At ICOSR I was delighted by multiple opportunities to converse with active neuroscientists; a general lack of attention to the nuances and complications of phenomenology nevertheless troubled me.
The overall impression I walked away with was that certain nosological categories (AVHs for example) have become so thoroughly and invisibly ‘naturalized’ that the vast majority of researchers seem all but completely unable to ‘see’ past them. Since Berrios & Markova (2012) do a wonderful job of reconstructing major historical influences on the current (‘epistemologically incoherent’) ‘received view,’ I won’t go there myself. “Sauntering plausibility,” substantial “monetary investments in research,” structural clinical hubris, and inattention to the directional complexities of biology, culture and agentic mediation, are almost certainly all substantial contemporary contributories. The degree of the disconnect between phenomenal experience ‘itself’ (as elucidated in my own research projects, experience and hearing voices work) and dominant academic conceptualizations nevertheless strikes me, at least on some level, as remarkable.
I regularly listen to descriptions, for example, of “voices” that are in no sense ‘literally’ auditory; that are also “felt” as presences (sometimes in a more tactile way, sometime more ‘affectively’); that are locatable and even agentically moveable or malleable (e.g. can be ‘pushed to one side’); that can occupy very specific parts of the head, brain and/or body; that can be felt passing through membranes, tissue and bones; that may be visual or visualizable; that may alternate or ‘flit’ between modalities; that may derive only from existing sounds, spoken or written words. Their so-called “verbal” messages may likewise be directly ‘felt’—never taking the form of a spoken or written sentence or word; interpreted verbally or more straightforwardly ‘heard’ or ‘seen’ as words. The ‘hearing’ of messages may be a dream-like experience, phantastic or phantasied, brutal, possessing, but virtually always characterized by a strength and strangeness that defies metaphor and language in the most intractable ways. These voices (if the word ‘voice’ does not always already mislead) may be figuratively or literally loud or quiet, complex or simple, recognized or unrecognized (for so many reasons). Are they more thought-like, more voice-like…? Both; neither? Experiencers are rarely sure.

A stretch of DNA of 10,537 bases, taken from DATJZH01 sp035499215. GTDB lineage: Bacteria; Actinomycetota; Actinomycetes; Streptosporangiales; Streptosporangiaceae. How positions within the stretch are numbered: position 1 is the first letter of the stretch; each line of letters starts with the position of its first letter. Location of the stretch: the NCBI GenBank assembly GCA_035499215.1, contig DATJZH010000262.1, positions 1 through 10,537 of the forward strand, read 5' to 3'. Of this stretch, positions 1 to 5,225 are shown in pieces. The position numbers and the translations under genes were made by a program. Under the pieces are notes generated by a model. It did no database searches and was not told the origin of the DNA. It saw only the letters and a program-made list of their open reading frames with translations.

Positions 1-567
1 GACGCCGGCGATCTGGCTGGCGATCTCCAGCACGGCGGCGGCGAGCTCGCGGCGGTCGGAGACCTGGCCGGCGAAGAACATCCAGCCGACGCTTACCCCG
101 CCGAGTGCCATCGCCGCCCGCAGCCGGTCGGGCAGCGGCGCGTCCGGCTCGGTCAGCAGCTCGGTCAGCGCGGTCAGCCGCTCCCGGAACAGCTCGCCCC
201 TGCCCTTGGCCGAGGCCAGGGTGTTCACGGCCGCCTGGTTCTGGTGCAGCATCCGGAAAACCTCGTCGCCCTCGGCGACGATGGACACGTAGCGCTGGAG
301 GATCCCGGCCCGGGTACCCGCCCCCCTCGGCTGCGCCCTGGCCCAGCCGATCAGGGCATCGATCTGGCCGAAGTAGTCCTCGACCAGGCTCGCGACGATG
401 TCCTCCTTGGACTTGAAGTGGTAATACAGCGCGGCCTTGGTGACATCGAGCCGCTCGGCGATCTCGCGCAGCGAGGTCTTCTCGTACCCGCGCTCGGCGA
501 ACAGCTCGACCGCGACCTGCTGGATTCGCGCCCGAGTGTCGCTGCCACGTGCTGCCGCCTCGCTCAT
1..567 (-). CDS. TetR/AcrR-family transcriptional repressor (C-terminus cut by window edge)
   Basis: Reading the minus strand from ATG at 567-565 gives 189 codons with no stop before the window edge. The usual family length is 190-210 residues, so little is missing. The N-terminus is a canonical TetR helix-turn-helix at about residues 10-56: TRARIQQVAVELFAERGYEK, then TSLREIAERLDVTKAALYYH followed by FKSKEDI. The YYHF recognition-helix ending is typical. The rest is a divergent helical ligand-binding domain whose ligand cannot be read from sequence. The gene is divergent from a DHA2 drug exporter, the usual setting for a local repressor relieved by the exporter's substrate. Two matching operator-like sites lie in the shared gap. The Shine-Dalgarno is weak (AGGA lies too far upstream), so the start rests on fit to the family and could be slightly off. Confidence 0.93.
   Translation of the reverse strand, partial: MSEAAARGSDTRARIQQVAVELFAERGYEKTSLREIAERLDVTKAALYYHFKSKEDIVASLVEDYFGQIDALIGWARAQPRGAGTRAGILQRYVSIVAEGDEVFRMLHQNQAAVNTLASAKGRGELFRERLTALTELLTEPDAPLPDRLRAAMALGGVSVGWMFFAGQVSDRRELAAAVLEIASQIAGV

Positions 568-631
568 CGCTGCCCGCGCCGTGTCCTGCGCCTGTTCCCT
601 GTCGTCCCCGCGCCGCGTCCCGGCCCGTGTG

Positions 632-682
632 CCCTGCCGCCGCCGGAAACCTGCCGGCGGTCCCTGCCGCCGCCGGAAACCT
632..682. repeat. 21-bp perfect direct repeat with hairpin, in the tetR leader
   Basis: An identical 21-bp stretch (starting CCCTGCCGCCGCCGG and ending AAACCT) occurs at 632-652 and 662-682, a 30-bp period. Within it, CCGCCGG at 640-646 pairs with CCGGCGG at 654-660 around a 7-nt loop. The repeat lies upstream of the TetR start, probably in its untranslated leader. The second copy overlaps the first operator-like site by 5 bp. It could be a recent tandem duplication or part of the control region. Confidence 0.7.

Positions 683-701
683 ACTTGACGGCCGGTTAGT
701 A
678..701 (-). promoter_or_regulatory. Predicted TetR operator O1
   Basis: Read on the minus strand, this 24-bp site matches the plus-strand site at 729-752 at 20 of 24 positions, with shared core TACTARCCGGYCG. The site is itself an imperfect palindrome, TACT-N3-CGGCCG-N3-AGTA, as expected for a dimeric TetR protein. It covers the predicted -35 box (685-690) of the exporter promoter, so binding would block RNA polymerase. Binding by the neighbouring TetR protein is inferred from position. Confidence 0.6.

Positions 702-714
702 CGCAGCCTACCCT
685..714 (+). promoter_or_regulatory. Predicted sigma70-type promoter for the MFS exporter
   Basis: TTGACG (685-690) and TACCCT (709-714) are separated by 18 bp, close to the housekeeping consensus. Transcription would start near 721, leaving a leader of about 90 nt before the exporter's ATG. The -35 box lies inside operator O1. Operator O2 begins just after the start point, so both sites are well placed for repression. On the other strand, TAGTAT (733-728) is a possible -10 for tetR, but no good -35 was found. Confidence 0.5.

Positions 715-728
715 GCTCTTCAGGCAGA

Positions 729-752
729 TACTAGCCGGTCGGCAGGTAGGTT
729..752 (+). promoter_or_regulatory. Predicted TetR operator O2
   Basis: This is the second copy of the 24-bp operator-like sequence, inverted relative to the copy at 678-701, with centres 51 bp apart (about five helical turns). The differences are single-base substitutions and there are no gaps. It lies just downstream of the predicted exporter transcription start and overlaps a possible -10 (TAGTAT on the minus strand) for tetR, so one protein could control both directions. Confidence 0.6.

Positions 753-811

“Delusions” one hears again and again, are often patients’ “explanations” for these voices (an explanatory logic that I assume derives from the often assumed, but obviously problematic, hierarchy of ‘higher order’ cognition vs ‘basic’ or lower order ‘perception’); again, the lion’s share of “bizarre” beliefs I hear are instead often verbal descriptions (and precisely not ‘explanations’ although we might quibble over the distinction) of experiences that themselves seemingly resist any attempts at reduction to particular (more basic, primitive, ‘animal’) sensory, perceptual, vestibular, proprioceptive or affective domains. Over time, layer adds to layer; there is labeling, description, explanation, interpretation; solo ‘acts’ repeatedly intermixed and intermarried with ‘raw’ experience, with clinical and social interactions, with dialogue, with the cultural imaginary. And finally, so often, all these experiences are doubled in the most frustratingly inarticulable ways: “real worlds” encased in solipsistic realities; simultaneities of familiarity and radical unfamiliarity; perfectly intact logic ‘here’ and its wild negation, suspension or potentiation ‘there’. Fear, isolation, terror. Possibility. All of it.
The point of these descriptions, really not all that complicated, is to emphasize the messiness of phenomenology (or should I say, “of the phenomena themselves”). Undeniably, distinctions, categories, taxonomies, and so forth are needed and necessary. The first question is (yes, rhetorical): have we truly selected the most veridical, the most careful, the most phenomenologically coherent distinctions; those most likely to reveal crucial differences, correlates or indications– biologically, etiologically, epidemiologically, clinically or culturally?
If we have not (and this, clearly, is my contention), then we are faced with a series of (non-rhetorical) questions. Which distinctions, assemblages, gestalts or taxonomic clusters are in fact most relevant, most important? Further, which distinctions at which temporal or developmental moments? (How, e.g., can we deconstruct ‘background’ and foreground, generative and consequential, primary, secondary and tertiary.) And at which levels of explanation? How can we move forward (particularly with measurement) given the very serious limitations of extant vocabulary and the possibility that psychotic experience may, in fact, constitutively trouble even those mental distinctions that have held up in other areas of neurology, psychiatry and cognitive neuroscience? Is there, here, a potentially critical role for ‘experiencers’ who may not be able to provide precise positive accounts of psychosis, but nevertheless effectively play the ‘negative theologian,’ apophatically indicating what madness is not?
These are hefty questions and I do not pretend to have answers. I would however, like to see researchers grapple with them; not over-simplifying, not ‘running’ with the easy, invisible, accepted distinctions we are all so familiar with. There are certainly scholars doing this already (my intent is not to deny pockets of very brave work), but not nearly enough of them.